ABSTRACT:  The U.S. Army is increasingly interested in autonomous vehicle operations, including off-road autonomous ground maneuver. Unlike on-road, off-road terrain can vary drastically, especially with the effects of seasonality. As such, vehicles operating in off-road environments need to be informed about the changing terrain prior to departure or en route for successful maneuver to the mission end point. The purpose of this report is to assess machine learning algorithms used on various remotely sensed datasets to see which combinations are useful for identifying different terrain. The study collected data from several types of winter conditions by using both active and passive, satellite and vehicle-based sensor platforms and both supervised and unsupervised machine learning algorithms. To classify specific terrain types, supervised algorithms must be used in tandem with large training datasets, which are time consuming to create. However, unsupervised segmentation algorithms can be used to help label the training data. More work is required gathering training data to include a wider variety of terrain types. While classification is a good first step, more detailed information about the terrain properties will be needed for off-road autonomy.
  • Data Lake Ecosystem Workflow

    Abstract: The Engineer Research and Development Center, Information Technology Laboratory’s (ERDC-ITL’s) Big Data Analytics team specializes in the analysis of large-scale datasets with capabilities across four research areas that require vast amounts of data to inform and drive analysis: large-scale data governance, deep learning and machine learning, natural language processing, and automated data labeling. Unfortunately, data transfer be-tween government organizations is a complex and time-consuming process requiring coordination of multiple parties across multiple offices and organizations. Past successes in large-scale data analytics have placed a significant demand on ERDC-ITL researchers, highlighting that few individuals fully understand how to successfully transfer data between government organizations; future project success therefore depends on a small group of individuals to efficiently execute a complicated process. The Big Data Analytics team set out to develop a standardized workflow for the transfer of large-scale datasets to ERDC-ITL, in part to educate peers and future collaborators on the process required to transfer datasets between government organizations. Researchers also aim to increase workflow efficiency while protecting data integrity. This report provides an overview of the created Data Lake Ecosystem Workflow by focusing on the six phases required to efficiently transfer large datasets to supercomputing resources located at ERDC-ITL.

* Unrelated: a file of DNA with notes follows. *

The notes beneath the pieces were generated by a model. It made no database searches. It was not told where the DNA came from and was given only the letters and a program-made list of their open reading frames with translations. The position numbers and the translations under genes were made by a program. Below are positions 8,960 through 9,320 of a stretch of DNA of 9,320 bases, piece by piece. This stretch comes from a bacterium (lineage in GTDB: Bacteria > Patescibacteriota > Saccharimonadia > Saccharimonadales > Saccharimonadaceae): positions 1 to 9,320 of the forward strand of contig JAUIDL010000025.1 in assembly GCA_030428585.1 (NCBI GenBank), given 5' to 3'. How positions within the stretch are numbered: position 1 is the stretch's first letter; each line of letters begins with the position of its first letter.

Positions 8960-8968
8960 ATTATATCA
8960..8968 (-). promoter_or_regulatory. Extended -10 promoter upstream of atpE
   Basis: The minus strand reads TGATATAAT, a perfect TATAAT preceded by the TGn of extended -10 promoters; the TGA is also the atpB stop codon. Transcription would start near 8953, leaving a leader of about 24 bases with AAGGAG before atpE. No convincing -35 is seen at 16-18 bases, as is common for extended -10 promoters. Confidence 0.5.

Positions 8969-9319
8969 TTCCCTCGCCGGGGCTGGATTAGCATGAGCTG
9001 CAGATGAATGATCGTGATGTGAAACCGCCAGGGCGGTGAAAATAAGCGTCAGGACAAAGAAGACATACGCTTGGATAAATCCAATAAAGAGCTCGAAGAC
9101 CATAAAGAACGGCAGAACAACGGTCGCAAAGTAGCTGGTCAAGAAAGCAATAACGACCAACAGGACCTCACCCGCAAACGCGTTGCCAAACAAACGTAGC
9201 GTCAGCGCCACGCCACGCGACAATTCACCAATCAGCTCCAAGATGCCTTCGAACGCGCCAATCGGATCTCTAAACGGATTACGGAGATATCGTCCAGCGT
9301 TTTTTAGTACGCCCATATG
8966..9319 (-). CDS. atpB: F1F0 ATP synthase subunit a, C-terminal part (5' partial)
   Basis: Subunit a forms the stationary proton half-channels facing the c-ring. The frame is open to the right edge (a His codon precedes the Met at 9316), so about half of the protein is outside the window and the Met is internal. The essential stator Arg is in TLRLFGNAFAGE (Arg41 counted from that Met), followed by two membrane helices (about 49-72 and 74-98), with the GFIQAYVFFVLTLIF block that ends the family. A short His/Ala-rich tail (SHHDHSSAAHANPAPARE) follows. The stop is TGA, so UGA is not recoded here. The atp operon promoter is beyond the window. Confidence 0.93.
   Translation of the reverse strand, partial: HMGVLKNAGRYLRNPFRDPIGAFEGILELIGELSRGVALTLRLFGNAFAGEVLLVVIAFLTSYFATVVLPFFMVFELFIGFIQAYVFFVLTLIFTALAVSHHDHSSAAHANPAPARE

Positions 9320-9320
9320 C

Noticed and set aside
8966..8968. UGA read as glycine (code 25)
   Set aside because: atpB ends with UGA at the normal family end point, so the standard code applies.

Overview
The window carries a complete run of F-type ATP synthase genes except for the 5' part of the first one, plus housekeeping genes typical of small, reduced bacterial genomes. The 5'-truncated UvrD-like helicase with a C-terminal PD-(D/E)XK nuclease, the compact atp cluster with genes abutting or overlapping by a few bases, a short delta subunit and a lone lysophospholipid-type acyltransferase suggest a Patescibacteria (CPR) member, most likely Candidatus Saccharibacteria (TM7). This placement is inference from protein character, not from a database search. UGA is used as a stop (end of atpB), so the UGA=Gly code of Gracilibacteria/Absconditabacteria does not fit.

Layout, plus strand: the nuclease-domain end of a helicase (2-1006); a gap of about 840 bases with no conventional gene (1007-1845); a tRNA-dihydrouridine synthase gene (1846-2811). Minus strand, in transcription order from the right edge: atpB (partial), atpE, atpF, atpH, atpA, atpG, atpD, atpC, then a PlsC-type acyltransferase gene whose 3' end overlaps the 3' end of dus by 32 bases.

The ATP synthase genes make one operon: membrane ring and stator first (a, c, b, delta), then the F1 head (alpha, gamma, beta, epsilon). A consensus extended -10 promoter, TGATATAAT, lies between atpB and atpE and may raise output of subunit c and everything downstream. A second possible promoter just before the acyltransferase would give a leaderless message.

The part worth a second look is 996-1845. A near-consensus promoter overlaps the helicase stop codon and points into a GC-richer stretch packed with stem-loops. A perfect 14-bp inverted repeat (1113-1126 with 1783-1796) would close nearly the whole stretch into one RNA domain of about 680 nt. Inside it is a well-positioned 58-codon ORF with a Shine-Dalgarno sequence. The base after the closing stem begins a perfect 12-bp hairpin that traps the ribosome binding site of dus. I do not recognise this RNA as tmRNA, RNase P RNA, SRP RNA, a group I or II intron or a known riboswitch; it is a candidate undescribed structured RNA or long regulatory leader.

• Evaluation of Automated Feature Extraction Algorithms Using High-resolution Satellite Imagery Across a Rural-urban Gradient in Two Unique Cities in Developing Countries

    Abstract: Feature extraction algorithms are routinely leveraged to extract building footprints and road networks into vector format. When used in conjunction with high resolution remotely sensed imagery, machine learning enables the automation of such feature extraction workflows. However, many of the feature extraction algorithms currently available have not been thoroughly evaluated in a scientific manner within complex terrain such as the cities of developing countries. This report details the performance of three automated feature extraction (AFE) datasets: Ecopia, Tier 1, and Tier 2, at extracting building footprints and roads from high resolution satellite imagery as compared to manual digitization of the same areas. To avoid environmental bias, this assessment was done in two different regions of the world: Maracay, Venezuela and Niamey, Niger. High, medium, and low urban density sites are compared between regions. We quantify the accuracy of the data and time needed to correct the three AFE datasets against hand digitized reference data across ninety tiles in each city, selected by stratified random sampling. Within each tile, the reference data was compared against the three AFE datasets, both before and after analyst editing, using the accuracy assessment metrics of Intersection over Union and F1 Score for buildings and roads, as well as Average Path Length Similarity (APLS) to measure road network connectivity. It was found that of the three AFE tested, the Ecopia data most frequently outperformed the other AFE in accuracy and reduced the time needed for editing.
  • Evaluation of Unmanned Aircraft System Coastal Data Collection and Horizontal Accuracy: A Case Study at Garden City Beach, South Carolina